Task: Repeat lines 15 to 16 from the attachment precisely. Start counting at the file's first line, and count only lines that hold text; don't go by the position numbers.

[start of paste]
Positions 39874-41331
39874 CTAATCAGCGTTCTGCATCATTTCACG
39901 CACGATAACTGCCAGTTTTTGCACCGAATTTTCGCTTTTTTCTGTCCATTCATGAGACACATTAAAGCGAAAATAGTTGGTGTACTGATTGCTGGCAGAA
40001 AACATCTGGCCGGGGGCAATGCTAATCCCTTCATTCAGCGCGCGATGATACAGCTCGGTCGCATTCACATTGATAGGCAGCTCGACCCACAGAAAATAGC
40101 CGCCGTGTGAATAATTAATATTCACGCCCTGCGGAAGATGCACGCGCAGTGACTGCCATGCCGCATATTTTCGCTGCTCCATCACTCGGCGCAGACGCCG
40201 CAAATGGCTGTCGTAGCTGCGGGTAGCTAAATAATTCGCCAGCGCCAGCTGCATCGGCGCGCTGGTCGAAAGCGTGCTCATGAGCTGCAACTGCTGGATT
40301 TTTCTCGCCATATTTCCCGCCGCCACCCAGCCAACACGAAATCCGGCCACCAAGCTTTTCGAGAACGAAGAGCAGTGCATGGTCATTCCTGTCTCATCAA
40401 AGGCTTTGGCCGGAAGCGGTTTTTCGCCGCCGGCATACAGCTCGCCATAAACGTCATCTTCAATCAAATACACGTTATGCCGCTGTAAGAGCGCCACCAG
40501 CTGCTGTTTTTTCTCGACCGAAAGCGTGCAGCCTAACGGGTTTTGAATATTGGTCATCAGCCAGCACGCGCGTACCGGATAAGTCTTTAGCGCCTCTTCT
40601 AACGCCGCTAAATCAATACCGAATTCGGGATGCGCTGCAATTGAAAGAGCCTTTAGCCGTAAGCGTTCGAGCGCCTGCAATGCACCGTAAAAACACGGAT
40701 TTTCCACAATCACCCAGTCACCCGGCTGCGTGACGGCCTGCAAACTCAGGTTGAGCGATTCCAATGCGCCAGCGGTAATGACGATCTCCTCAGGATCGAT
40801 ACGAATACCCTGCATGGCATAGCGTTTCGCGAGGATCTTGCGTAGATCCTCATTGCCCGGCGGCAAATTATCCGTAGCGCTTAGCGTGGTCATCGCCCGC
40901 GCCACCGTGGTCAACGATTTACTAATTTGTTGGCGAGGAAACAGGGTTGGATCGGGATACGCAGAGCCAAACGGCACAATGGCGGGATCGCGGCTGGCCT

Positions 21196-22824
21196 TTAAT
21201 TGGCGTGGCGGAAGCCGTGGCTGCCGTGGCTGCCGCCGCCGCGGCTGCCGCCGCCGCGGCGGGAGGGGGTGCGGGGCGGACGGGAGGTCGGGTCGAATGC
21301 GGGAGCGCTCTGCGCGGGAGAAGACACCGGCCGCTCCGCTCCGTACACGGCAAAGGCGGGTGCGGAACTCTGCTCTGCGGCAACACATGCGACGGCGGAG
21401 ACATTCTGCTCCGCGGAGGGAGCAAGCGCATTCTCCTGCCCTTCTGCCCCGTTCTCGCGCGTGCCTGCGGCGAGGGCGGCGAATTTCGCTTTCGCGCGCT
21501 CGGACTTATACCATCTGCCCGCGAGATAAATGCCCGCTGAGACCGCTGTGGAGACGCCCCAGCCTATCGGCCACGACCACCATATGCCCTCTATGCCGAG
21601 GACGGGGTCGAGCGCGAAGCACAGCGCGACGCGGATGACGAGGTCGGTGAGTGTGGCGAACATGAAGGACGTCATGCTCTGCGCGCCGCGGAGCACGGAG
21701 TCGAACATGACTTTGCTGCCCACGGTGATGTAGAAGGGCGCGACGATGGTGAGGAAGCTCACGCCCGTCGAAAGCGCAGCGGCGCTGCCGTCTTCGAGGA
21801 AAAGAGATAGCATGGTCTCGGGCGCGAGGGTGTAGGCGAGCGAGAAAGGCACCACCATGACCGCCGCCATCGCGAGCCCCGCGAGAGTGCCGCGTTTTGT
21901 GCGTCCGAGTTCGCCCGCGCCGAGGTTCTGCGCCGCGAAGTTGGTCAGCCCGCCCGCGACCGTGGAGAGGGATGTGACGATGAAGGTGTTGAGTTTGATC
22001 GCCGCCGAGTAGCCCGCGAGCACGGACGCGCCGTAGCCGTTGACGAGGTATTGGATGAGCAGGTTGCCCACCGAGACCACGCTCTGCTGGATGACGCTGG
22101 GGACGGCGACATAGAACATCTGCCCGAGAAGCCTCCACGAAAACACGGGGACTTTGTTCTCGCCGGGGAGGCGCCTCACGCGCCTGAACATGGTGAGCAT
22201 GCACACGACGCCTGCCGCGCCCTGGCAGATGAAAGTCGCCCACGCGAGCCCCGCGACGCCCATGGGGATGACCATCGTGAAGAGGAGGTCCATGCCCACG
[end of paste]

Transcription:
21196 TTAAT
21201 TGGCGTGGCGGAAGCCGTGGCTGCCGTGGCTGCCGCCGCCGCGGCTGCCGCCGCCGCGGCGGGAGGGGGTGCGGGGCGGACGGGAGGTCGGGTCGAATGC